Scene 2. Having attempted to escape from Sarastro, Pamina is dragged back by his overseer, Monostatos. Surprised by Papageno, Monostatos flees. The birdcatcher tells the astonished Pamina that Tamino loves her. She consoles Papageno, who has no sweetheart.
Scene 3. The genii lead Tamino to Sarastro’s temples, but voices order him to stand back from the first and second portal. When Tamino approaches the Temple of Wisdom, a priest informs him that Sarastro rules here. The appalled Tamino mentions the queen’s misery and inquires after Pamina. Admitting the abduction but refusing to give further information, the priest advises Tamino not to trust a woman. Tamino rejoices when voices assure him that Pamina is still alive. Hearing Papageno’s bird-whistle in the distance, he rushes off to search for him and Pamina. Those two are about to be captured by Monostatos when the birdcatcher plays his magic bells, at which the overseer and his servants dance blithely away.
Before Sarastro, Pamina confesses that she longed to escape because Monostatos tried to force her to love him. Sarastro declares that he’ll neither punish her nor set her free. Monostatos drags in Tamino, but instead of being rewarded, Sarastro orders that the overseer receive 77 lashes. Tamino and Papageno are led to the Initiation Temple.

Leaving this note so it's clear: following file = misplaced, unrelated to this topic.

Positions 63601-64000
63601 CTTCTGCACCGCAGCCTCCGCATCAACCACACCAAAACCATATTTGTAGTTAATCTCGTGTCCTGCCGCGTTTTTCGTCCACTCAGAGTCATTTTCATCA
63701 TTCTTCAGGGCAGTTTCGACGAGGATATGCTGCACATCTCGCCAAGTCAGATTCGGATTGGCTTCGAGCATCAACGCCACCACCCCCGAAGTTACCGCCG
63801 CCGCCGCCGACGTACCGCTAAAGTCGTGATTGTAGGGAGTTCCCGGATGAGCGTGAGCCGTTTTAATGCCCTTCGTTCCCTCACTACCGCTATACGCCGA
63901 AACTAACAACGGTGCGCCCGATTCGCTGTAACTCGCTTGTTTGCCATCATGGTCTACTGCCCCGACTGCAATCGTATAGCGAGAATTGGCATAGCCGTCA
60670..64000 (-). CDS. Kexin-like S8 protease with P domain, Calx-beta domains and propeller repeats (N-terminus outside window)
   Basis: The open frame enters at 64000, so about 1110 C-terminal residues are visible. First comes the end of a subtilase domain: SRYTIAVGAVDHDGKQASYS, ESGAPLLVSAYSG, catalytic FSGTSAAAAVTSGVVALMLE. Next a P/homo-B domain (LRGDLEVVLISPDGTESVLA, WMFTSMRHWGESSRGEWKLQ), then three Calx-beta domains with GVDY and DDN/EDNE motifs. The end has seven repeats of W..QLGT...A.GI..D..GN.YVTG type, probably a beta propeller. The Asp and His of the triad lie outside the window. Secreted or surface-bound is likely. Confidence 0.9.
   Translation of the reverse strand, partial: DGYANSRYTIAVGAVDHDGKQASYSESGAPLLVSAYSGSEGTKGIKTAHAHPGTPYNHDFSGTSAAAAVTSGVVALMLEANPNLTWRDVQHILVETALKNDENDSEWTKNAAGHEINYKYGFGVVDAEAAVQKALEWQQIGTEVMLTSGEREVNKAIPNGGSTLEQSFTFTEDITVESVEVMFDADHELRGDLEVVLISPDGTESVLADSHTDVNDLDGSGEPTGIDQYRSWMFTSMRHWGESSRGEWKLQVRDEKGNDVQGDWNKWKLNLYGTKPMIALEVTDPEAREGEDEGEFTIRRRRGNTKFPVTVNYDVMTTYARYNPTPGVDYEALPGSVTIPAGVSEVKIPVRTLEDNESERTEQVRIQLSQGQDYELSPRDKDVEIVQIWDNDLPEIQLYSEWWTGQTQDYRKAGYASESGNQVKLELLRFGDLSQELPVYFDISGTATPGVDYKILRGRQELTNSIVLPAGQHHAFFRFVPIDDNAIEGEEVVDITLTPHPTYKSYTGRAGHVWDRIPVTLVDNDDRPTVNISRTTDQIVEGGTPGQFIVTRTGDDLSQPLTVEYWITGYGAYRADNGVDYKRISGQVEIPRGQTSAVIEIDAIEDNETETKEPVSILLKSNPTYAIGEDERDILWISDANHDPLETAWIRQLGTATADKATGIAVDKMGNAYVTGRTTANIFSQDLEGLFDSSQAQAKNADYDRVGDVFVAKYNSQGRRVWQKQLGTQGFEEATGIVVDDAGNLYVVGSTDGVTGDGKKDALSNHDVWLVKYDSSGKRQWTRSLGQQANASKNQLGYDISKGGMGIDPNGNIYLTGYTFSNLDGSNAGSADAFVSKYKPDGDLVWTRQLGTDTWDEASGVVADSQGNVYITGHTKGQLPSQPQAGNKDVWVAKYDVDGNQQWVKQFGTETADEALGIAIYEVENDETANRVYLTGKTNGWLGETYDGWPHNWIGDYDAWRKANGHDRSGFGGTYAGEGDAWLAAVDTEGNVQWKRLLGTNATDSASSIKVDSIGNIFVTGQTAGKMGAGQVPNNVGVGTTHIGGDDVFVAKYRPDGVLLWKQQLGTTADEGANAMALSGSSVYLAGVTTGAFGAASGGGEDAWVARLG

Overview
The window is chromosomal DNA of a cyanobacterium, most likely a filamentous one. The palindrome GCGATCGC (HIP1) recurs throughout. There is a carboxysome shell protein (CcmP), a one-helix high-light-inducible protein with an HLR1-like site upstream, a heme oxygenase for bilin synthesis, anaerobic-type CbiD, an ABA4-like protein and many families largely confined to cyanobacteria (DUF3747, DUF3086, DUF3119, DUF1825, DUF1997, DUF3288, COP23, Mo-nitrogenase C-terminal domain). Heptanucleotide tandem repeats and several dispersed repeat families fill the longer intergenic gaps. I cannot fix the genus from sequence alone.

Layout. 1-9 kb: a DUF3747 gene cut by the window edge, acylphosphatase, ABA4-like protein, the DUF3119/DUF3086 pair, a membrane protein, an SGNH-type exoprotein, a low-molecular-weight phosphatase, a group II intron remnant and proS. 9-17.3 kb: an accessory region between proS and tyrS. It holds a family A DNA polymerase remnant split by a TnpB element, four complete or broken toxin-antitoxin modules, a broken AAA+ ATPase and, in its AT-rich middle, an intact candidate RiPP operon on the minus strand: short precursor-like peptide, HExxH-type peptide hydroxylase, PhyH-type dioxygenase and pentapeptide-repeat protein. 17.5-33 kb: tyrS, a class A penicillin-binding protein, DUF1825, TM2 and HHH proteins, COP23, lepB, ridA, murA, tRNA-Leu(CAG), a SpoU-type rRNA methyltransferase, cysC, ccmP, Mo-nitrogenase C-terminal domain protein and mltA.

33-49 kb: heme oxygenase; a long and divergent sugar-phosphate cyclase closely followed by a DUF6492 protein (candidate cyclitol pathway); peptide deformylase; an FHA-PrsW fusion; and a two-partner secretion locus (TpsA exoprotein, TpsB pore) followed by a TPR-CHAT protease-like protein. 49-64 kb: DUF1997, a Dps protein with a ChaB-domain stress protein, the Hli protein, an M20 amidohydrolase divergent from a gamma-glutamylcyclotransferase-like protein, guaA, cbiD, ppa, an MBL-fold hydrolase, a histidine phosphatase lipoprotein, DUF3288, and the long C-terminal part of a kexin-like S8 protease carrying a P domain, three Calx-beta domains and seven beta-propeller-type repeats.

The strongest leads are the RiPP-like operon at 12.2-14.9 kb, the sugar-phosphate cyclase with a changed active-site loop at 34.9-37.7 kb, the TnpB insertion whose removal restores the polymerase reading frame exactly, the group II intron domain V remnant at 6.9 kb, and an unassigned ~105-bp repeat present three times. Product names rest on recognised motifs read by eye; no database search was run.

Scene 1. The priests, headed by Sarastro, decide that Tamino may undertake the trials in order to be admitted to their brotherhood. Tamino and Pamina bid each other farewell before his trials begin. The priests pray with Sarastro.
Scene 2. Two priests lead Tamino and Papageno to their first trial. The latter agrees to it once told it’s the only way he can win Papagena, the bride chosen for him. The priests warn both men of women’s wiles and swear them to silence. When the queen’s ladies appear and tempt them to speak, Papageno promptly forgets his vow. The ladies vanish as unseen priests shout that the temple has been desecrated. Tamino and Papageno are led to the next trial.